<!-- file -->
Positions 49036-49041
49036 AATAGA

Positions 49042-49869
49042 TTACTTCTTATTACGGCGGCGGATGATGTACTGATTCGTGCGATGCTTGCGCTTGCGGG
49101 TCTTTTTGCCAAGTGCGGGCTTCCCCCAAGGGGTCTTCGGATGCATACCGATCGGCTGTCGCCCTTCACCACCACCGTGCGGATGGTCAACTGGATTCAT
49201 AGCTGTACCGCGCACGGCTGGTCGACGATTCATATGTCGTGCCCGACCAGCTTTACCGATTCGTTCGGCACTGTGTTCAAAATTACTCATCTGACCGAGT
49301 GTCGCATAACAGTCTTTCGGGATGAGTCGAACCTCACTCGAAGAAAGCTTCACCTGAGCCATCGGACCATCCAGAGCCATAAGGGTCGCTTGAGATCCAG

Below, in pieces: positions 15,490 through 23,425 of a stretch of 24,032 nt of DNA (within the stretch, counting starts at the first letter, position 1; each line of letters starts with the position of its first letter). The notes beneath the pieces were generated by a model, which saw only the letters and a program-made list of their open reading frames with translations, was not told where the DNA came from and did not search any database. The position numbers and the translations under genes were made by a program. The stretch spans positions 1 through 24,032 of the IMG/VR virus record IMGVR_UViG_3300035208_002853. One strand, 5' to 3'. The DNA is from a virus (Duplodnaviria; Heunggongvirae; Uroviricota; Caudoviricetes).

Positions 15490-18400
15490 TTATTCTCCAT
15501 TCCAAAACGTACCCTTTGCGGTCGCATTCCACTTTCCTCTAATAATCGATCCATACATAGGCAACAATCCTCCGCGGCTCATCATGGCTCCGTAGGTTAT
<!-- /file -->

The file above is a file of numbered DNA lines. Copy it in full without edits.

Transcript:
Positions 49036-49041
49036 AATAGA

Positions 49042-49869
49042 TTACTTCTTATTACGGCGGCGGATGATGTACTGATTCGTGCGATGCTTGCGCTTGCGGG
49101 TCTTTTTGCCAAGTGCGGGCTTCCCCCAAGGGGTCTTCGGATGCATACCGATCGGCTGTCGCCCTTCACCACCACCGTGCGGATGGTCAACTGGATTCAT
49201 AGCTGTACCGCGCACGGCTGGTCGACGATTCATATGTCGTGCCCGACCAGCTTTACCGATTCGTTCGGCACTGTGTTCAAAATTACTCATCTGACCGAGT
49301 GTCGCATAACAGTCTTTCGGGATGAGTCGAACCTCACTCGAAGAAAGCTTCACCTGAGCCATCGGACCATCCAGAGCCATAAGGGTCGCTTGAGATCCAG

Below, in pieces: positions 15,490 through 23,425 of a stretch of 24,032 nt of DNA (within the stretch, counting starts at the first letter, position 1; each line of letters starts with the position of its first letter). The notes beneath the pieces were generated by a model, which saw only the letters and a program-made list of their open reading frames with translations, was not told where the DNA came from and did not search any database. The position numbers and the translations under genes were made by a program. The stretch spans positions 1 through 24,032 of the IMG/VR virus record IMGVR_UViG_3300035208_002853. One strand, 5' to 3'. The DNA is from a virus (Duplodnaviria; Heunggongvirae; Uroviricota; Caudoviricetes).

Positions 15490-18400
15490 TTATTCTCCAT
15501 TCCAAAACGTACCCTTTGCGGTCGCATTCCACTTTCCTCTAATAATCGATCCATACATAGGCAACAATCCTCCGCGGCTCATCATGGCTCCGTAGGTTAT